Bring New Year's luck with a pot of Hoppin' John using the original low country ingredients, Carolina Gold Rice and Sea Island Red Peas. Grown on a small, family farm on the Carolina Sea Islands, these Ark of Taste ingredients will show you what hoppin' john is supposed to taste like.
Carolina Gold Rice gets its name from the beautiful golden hue in the field right before harvest. This long grain rice has exceptional aroma, flavor and texture. It has a subtle nutty almond and floral aromas and flavors as well as a starch structure that makes it uniquely prized by home cooks and chefs alike.
A celebrated Slow Food Ark of Taste ingredient it was the basis of the colonial and antebellum economy of Carolina and Georgia. Considered the grandfather of long grain rice in the Americas, Carolina Gold became a commercial staple grain in the coastal lands of Charles Towne in the Carolina Territory in 1685. Possessing superior flavor, aroma, texture and cooking qualities, Carolina Gold rice brought fortunes to those who produced it and created an influential culture and cuisine in the city of Charleston. After the depression, Carolina Gold rice lost its prominence to new varieties and became virtually extinct.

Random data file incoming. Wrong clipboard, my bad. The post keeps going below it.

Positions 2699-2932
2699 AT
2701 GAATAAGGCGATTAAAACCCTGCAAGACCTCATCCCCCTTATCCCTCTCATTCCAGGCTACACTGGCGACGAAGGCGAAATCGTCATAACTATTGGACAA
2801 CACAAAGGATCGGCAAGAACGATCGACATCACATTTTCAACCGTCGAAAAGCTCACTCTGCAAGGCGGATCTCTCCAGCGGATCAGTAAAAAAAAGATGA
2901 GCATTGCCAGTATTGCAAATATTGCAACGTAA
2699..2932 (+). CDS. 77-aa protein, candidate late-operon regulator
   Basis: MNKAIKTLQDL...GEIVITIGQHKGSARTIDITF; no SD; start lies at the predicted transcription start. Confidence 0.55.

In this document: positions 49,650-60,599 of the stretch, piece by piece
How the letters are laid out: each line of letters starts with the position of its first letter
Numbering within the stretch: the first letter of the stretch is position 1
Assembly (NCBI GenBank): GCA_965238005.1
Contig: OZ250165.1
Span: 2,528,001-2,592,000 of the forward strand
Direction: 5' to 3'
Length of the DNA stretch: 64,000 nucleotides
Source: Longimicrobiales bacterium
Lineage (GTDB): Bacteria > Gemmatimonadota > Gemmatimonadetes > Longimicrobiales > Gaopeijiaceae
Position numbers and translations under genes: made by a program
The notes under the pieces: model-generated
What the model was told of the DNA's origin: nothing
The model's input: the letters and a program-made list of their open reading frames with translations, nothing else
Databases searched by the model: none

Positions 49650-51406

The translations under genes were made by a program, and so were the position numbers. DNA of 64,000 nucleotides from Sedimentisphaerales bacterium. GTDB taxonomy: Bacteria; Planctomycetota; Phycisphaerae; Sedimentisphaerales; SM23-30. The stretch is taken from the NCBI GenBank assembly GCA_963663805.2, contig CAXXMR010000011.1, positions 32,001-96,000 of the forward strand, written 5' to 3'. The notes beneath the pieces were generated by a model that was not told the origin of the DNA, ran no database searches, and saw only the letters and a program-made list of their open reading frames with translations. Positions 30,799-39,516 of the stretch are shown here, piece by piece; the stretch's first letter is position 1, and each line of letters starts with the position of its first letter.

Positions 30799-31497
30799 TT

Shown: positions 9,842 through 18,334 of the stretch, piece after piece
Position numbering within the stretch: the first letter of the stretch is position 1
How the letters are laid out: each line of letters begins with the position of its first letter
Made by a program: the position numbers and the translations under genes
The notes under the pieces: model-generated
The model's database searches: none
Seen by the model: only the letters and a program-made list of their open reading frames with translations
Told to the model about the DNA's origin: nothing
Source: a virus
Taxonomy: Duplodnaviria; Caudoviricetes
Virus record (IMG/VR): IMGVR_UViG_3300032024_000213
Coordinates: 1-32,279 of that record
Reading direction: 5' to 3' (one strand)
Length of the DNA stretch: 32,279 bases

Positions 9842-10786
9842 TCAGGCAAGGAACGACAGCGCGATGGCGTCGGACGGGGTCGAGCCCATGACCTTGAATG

Steeped in history, heirloom Sea Island Red Peas are a more flavorful and diminutive cousin to black eyed peas, grown only on the Carolina Sea Islands. Introduced from Africa by enslaved people, they became a staple of the Gullah Geechee kitchen, typically paired with Carolina Gold Rice. During the depression, cultivation came to a stop and the Sea Island Red Pea nearly went extinct. Thankfully due to a few small farms they are making a comeback. Sea Island Red Peas are the original ingredient for Hoppin' John, a Low Country New Years tradition served with collard greens and said to bring good luck all year. They are meaty and slightly sweet, but unlike the store bought black eyed peas you may have tried in the past they are packed with deep, rich flavor that can be described as "meaty."
Greg Johnsman of Marsh Hen Mill (formerly Geechie Boy Mill) helps preserve this bit of South Carolina culinary tradition by growing the historic ingredients on his Edisto Island family farm.